Estate Planning & Dementia: What You Need to Know?

Close-up of home caregiver and senior woman holding hands

According to the Alzheimer’s Association, one-third of people who live past the age of 85 will develop dementia. Dementia is a general term that refers to symptoms characterized by impairment of at least two brain functions, such as memory loss, unclear thinking, and a decline in problem-solving skills. If you or a loved one has recently been diagnosed with Alzheimer’s disease or related dementia, it may be challenging to think beyond the day-to-day. However, taking the necessary steps to safeguard your assets and ensure your loved ones are adequately cared for after you’re gone is crucial. If you don’t plan properly, you will jeopardize your estate and future care. If you have no estate plan, your assets will pass by the state’s intestacy rules. Please continue reading to learn the importance of estate planning when concerned about dementia and how a compassionate Montgomery County Estate Planning Attorney can help you craft a plan that accurately reflects your wishes. 

What Estate Planning Documents Should I Prepare If I’m Concerned About Dementia?

As mentioned above, those with dementia eventually lose their memory, cognitive ability, and language. If you are concerned that you or someone you love has dementia, it’s vital to prepare certain legal documents to safeguard your future. It’s important to understand that you won’t be able to create a legally valid will, power of attorney, or other legal documents unless you are of sound mind. This means you must be able to understand your family circumstances, act of your own free will, and understand the consequences of your choices. Therefore, early planning enables you to make informed healthcare, financial, long-term care, and end-of-life decisions. If you are concerned that you or a loved one is developing dementia, you should consider creating the following estate planning documents for the future:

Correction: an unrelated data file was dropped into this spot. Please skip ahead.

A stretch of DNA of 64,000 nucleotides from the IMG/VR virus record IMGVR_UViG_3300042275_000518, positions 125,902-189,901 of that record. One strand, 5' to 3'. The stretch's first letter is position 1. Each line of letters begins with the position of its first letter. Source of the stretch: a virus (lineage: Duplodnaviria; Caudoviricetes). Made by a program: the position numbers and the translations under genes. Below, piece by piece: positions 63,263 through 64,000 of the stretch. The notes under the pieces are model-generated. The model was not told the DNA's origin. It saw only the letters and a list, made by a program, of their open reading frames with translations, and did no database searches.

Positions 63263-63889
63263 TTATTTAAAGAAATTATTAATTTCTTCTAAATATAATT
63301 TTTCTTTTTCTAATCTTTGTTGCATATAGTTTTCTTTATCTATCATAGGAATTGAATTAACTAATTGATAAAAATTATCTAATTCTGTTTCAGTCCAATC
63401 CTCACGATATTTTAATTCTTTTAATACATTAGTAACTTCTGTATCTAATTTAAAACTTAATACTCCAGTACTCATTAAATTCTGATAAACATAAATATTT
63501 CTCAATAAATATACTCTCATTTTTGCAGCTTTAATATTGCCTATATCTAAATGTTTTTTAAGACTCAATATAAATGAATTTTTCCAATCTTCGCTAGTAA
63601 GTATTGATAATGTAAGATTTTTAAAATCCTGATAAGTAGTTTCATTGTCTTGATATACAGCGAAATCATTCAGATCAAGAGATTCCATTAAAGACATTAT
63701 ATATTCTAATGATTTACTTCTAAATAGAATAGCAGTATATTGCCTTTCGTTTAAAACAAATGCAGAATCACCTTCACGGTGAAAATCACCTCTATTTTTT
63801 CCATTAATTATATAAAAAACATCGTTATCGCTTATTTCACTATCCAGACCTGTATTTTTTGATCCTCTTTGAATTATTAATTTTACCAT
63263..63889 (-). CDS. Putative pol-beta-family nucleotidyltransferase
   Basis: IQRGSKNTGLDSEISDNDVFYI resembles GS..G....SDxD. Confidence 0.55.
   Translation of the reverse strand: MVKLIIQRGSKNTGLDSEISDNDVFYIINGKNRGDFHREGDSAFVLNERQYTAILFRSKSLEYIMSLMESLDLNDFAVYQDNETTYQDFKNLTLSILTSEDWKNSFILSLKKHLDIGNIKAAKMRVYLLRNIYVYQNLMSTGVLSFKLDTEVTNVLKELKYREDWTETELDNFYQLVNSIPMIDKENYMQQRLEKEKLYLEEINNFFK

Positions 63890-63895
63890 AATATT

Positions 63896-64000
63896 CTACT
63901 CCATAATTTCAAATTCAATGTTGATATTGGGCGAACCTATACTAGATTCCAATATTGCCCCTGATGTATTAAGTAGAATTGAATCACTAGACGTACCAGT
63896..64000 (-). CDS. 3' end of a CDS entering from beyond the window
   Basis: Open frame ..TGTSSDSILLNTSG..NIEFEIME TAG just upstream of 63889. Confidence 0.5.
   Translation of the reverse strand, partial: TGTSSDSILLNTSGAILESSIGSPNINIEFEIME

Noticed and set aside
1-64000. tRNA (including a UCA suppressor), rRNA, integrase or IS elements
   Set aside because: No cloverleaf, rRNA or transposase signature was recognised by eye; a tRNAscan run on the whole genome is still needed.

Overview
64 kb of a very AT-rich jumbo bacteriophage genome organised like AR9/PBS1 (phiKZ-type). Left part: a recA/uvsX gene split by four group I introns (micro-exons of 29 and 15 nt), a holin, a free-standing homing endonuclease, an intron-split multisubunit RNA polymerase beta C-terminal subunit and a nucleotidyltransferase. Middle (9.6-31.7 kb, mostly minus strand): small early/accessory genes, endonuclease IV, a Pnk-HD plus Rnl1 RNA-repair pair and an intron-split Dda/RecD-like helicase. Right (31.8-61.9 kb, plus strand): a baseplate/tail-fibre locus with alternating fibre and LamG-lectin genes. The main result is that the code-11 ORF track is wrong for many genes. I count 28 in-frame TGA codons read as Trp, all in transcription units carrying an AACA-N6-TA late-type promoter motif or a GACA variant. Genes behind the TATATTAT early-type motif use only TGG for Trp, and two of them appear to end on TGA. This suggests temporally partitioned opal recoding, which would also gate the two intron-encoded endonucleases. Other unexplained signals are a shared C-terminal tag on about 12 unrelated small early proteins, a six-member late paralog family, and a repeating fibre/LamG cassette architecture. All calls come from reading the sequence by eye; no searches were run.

• A Living Will is a legal document that allows you to specify how your estate will be distributed and managed when you die. It can also address care for minor children, adult dependents, pets, gifts, and end-of-life arrangements.
  • A Living Trust: You may consider creating a trust as it names and instructs an individual referred to as the trustee to hold and distribute property and funds on your behalf when you can no longer manage your affairs.
  • A Durable Power of Attorney for Finances: This names someone to make financial decisions for you when you cannot do so.
  • A Durable Power of Attorney for Health Care: One of the most important legal documents to create is an advance health care directive in which you can name your health care proxy. This individual can make health care decisions on your behalf if you cannot communicate them yourself. Having a representative who knows your values and wishes is beneficial as it helps you plan for situations that can’t be foreseen.

At JD Katz, we are prepared to help you craft these legal documents to ensure your health and financial decisions are in trusted hands. If you or a loved one is facing a dementia diagnosis, please don’t hesitate to contact our experienced attorneys, who can help make the best decisions for you and your family.